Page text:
Leaders relieved at transport tax decision

Leaders relieved at transport tax decision

August 26th, 2011 by Mariann Martin in News

David Pennington, the mayor of Dalton, Ga., stands inside of the City Hall facility.

David Pennington, the mayor of Dalton, Ga., stands...

Photo by Dan Henry /Times Free Press.

DALTON, Ga.-Local leaders say they are relieved state legislators did not vote to move a transportation tax vote until next year's general election -- but for different reasons.

Dalton Mayor David Pennington strongly opposes the tax and thinks the vote will be less likely to pass in the July primaries, when it now is scheduled to be held.

Whitfield County Chairman Mike Babb, who says the 15-county area needs the money raised from the tax for infrastructure, noted the deal to change the vote date likely would have included a requirement that all sales tax referendums be held on primary elections. That would have jeopardized the vote on the 1 percent sales tax that Whitfield County commissioners plan to hold this November.

"It would have prevented us from having a SPLOST tax vote except during a major election," Babb said.

The deal to move the tax vote -- allowing 12 regions around the state to ask voters whether to hike their sales tax by 1 cent to pay for transportation projects -- collapsed late Wednesday evening. Tea party advocates, who oppose the tax, fought to have it remain on the July ballot.

The vote is expected to be easier to defeat during the July primaries, with a turnout of mostly Republican voters expected.

Gov. Nathan Deal had asked that legislators consider moving the tax vote during their special redistricting session. He issued a statement on Wednesday that he had reached a joint decision with House and Senate leadership to suspend moving the date.

The Associated Press reported Thursday that Deal told reporters if the Legislature wants to consider moving the date when it reconvenes next year it can, but Deal said he won't play a leading role in the effort.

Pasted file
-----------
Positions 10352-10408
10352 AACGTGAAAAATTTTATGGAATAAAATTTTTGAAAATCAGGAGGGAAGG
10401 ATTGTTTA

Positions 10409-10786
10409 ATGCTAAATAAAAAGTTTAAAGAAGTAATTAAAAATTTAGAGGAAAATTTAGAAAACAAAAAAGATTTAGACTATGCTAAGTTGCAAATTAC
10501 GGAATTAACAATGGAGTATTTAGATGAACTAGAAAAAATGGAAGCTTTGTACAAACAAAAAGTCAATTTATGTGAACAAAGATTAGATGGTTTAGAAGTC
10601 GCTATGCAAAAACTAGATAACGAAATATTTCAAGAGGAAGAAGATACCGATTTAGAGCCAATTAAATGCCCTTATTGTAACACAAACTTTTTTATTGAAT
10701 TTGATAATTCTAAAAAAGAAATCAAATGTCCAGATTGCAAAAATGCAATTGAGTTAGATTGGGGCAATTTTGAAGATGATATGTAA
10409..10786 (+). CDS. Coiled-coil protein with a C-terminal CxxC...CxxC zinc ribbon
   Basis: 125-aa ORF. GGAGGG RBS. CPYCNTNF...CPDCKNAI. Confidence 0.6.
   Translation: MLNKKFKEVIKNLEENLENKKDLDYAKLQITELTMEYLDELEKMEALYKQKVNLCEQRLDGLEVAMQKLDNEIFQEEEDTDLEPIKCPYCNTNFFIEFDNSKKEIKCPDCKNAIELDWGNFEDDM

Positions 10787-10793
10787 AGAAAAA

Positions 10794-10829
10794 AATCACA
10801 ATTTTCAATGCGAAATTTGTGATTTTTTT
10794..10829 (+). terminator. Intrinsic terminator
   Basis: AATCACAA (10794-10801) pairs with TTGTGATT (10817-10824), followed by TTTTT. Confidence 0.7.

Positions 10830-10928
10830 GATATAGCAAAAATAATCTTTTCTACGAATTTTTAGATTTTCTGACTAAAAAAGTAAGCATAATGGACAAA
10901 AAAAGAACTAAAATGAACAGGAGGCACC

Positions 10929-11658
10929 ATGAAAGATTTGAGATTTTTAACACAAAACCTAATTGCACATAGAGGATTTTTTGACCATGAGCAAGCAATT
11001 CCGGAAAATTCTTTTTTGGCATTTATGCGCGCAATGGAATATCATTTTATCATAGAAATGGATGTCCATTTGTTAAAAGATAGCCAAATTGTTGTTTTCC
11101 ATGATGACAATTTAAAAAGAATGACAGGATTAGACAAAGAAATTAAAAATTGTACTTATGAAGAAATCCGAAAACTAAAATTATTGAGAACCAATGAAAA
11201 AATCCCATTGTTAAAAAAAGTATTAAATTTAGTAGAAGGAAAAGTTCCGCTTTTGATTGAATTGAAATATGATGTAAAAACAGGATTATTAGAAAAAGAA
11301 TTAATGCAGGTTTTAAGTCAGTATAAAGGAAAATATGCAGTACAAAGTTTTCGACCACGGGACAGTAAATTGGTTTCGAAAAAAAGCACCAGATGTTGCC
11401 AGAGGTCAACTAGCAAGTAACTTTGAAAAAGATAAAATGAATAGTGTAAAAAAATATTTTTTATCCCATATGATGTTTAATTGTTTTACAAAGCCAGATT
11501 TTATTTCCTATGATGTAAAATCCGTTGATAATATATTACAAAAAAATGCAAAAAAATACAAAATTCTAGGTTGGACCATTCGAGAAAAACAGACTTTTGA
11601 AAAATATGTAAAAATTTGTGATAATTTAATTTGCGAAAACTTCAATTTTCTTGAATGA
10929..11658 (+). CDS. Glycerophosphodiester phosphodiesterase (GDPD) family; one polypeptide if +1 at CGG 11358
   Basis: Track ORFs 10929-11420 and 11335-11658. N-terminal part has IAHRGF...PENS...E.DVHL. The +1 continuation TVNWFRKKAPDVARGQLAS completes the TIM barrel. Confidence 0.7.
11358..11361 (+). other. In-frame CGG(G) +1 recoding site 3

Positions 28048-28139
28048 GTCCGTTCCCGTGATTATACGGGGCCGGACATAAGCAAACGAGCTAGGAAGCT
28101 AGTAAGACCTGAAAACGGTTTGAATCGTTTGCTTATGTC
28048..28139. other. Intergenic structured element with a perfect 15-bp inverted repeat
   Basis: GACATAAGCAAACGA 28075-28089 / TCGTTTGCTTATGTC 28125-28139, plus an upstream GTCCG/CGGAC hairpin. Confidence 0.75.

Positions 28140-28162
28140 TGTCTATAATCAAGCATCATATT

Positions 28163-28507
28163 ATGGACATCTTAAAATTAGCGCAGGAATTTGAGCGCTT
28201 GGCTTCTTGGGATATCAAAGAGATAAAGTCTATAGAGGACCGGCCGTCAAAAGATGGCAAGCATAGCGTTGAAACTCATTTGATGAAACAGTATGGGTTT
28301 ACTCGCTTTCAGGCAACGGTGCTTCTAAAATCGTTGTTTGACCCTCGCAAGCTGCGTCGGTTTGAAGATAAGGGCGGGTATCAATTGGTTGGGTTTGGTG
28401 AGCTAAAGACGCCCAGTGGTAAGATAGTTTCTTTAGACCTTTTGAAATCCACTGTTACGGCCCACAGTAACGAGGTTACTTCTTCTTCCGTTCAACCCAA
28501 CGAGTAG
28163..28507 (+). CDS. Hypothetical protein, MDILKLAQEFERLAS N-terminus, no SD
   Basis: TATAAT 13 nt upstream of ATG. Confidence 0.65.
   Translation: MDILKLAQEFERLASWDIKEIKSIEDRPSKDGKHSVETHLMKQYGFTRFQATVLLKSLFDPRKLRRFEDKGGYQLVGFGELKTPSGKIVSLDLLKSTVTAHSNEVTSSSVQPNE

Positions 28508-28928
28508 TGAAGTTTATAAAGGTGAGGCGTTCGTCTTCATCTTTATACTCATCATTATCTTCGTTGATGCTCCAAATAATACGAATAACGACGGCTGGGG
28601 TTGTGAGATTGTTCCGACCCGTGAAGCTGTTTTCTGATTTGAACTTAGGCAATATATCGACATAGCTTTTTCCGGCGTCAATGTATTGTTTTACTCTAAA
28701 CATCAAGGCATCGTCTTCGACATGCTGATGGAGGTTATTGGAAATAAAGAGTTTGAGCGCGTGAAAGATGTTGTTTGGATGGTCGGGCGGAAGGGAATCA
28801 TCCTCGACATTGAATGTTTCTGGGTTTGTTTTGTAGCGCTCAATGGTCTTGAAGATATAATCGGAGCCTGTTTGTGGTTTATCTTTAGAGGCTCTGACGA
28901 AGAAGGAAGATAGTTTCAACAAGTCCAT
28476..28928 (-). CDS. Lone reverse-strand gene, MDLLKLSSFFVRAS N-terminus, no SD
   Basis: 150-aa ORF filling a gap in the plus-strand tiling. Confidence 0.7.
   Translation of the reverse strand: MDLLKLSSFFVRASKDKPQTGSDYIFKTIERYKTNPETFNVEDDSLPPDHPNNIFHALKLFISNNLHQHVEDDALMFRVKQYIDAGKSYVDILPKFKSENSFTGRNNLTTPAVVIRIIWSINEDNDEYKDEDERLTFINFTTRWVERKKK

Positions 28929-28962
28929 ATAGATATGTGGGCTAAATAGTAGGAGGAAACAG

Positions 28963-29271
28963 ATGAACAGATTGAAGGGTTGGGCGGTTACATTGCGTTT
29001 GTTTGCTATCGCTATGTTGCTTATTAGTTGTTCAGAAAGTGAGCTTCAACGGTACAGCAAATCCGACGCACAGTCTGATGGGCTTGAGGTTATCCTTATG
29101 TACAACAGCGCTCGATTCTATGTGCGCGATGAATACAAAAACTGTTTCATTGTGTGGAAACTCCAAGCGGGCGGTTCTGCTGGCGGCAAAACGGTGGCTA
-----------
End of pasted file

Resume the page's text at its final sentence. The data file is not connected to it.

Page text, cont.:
Mike Babb

Mike Babb

Earlier, Deal had said moving the date from the July 2012 primary to the general election was important to allow more Georgians to participate in the vote.

Last week, Pennington received some statewide attention after declaring at an Atlanta news conference that the tax "could be the largest tax increase in Georgia history: $1.6 billion a year."

PolitiFact Georgia evaluated the claim and declared the statement true this week after consulting with economic experts. According to their information, previous increases in sales tax brought in less than $1 billion a year.

In its statement PolitiFact noted, "It is possible, if all 12 regions pass the tax, that it could collect more than $1 billion a year, which would be the largest tax increase that we could find. The key will be whether voters in the Atlanta region approve it. Since Pennington said it 'could' be the largest tax increase, we believe he gets to drive through the safe lane on his claim."

Despite not moving the vote, Pennington said legislators need to go one step further and not hold the referendum. Passing the tax in Northwest Georgia would be especially bad, he said, where counties compete with Tennessee for business and economic development. Tennessee has a higher sales tax, but no income tax.

"The problem in Georgia is not an infrastructure shortage, it is a jobs shortage," Pennington said. "We need tax reform, not additional sales tax."